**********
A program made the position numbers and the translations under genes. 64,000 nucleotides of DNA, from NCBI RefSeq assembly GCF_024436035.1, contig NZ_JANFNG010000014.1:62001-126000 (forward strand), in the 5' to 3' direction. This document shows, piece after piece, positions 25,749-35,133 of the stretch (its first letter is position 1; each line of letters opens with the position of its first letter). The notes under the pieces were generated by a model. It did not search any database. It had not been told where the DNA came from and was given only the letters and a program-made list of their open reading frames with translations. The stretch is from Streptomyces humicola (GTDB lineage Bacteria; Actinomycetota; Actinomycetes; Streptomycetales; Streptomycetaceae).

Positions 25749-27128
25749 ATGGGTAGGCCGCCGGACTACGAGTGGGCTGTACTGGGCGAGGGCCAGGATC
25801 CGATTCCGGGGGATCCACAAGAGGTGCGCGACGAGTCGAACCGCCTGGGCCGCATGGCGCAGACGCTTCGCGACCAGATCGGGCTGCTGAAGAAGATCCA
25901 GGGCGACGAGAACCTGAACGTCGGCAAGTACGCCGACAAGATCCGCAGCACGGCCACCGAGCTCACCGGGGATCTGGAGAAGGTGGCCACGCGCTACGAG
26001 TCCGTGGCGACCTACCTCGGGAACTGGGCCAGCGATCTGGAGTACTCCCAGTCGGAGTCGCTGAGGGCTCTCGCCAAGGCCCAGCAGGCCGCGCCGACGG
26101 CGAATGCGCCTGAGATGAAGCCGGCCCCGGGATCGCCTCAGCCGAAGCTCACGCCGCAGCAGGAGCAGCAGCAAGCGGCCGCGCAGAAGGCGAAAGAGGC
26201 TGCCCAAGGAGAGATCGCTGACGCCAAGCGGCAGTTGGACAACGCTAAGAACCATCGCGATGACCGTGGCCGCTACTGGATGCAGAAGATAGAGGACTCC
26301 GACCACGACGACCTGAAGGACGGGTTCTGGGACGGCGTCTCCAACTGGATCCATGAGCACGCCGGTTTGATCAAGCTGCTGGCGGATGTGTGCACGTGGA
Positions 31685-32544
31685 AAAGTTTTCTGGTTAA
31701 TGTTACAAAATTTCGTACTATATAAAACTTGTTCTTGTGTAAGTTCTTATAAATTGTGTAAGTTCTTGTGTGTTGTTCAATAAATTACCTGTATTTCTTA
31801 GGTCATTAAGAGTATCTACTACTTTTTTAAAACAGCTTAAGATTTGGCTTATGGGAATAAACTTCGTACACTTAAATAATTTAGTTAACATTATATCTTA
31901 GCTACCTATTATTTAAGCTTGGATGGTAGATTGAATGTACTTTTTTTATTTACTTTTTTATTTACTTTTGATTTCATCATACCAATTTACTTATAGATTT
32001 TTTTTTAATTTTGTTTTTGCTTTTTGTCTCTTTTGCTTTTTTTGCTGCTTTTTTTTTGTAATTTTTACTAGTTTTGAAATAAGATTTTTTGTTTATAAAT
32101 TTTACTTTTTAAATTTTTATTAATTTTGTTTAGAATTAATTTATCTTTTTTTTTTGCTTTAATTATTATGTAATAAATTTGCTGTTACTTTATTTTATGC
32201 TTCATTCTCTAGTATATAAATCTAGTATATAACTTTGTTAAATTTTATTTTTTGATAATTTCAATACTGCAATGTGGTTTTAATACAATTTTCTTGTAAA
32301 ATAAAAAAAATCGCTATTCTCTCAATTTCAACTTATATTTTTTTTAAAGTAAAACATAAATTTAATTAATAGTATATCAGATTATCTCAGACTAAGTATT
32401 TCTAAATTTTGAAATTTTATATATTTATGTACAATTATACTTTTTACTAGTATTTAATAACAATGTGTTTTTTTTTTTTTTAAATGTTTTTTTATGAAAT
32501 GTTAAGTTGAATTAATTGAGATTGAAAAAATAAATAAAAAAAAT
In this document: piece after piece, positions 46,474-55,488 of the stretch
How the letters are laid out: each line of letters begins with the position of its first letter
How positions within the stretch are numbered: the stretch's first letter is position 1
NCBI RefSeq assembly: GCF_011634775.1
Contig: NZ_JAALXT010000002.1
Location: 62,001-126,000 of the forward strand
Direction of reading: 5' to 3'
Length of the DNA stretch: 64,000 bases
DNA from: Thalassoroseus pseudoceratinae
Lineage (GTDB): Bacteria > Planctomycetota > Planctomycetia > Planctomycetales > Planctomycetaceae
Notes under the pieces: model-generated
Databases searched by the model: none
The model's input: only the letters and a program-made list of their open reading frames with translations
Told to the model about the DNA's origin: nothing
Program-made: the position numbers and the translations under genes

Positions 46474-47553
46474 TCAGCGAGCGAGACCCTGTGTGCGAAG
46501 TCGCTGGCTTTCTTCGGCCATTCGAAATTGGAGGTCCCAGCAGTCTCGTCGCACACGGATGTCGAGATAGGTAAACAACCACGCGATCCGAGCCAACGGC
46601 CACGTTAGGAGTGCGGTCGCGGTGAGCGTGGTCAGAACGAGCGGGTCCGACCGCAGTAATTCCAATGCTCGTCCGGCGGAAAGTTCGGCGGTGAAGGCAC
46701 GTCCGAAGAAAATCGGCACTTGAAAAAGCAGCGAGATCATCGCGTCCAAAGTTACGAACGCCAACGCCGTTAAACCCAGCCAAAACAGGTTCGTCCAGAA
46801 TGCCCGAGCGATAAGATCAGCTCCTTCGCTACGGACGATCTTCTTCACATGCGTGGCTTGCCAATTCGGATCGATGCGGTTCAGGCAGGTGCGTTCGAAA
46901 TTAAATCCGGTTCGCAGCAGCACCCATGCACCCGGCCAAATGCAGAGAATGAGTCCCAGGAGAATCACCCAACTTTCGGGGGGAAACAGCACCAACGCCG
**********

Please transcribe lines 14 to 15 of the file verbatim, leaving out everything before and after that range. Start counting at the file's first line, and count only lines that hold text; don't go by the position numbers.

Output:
31901 GCTACCTATTATTTAAGCTTGGATGGTAGATTGAATGTACTTTTTTTATTTACTTTTTTATTTACTTTTGATTTCATCATACCAATTTACTTATAGATTT
32001 TTTTTTAATTTTGTTTTTGCTTTTTGTCTCTTTTGCTTTTTTTGCTGCTTTTTTTTTGTAATTTTTACTAGTTTTGAAATAAGATTTTTTGTTTATAAAT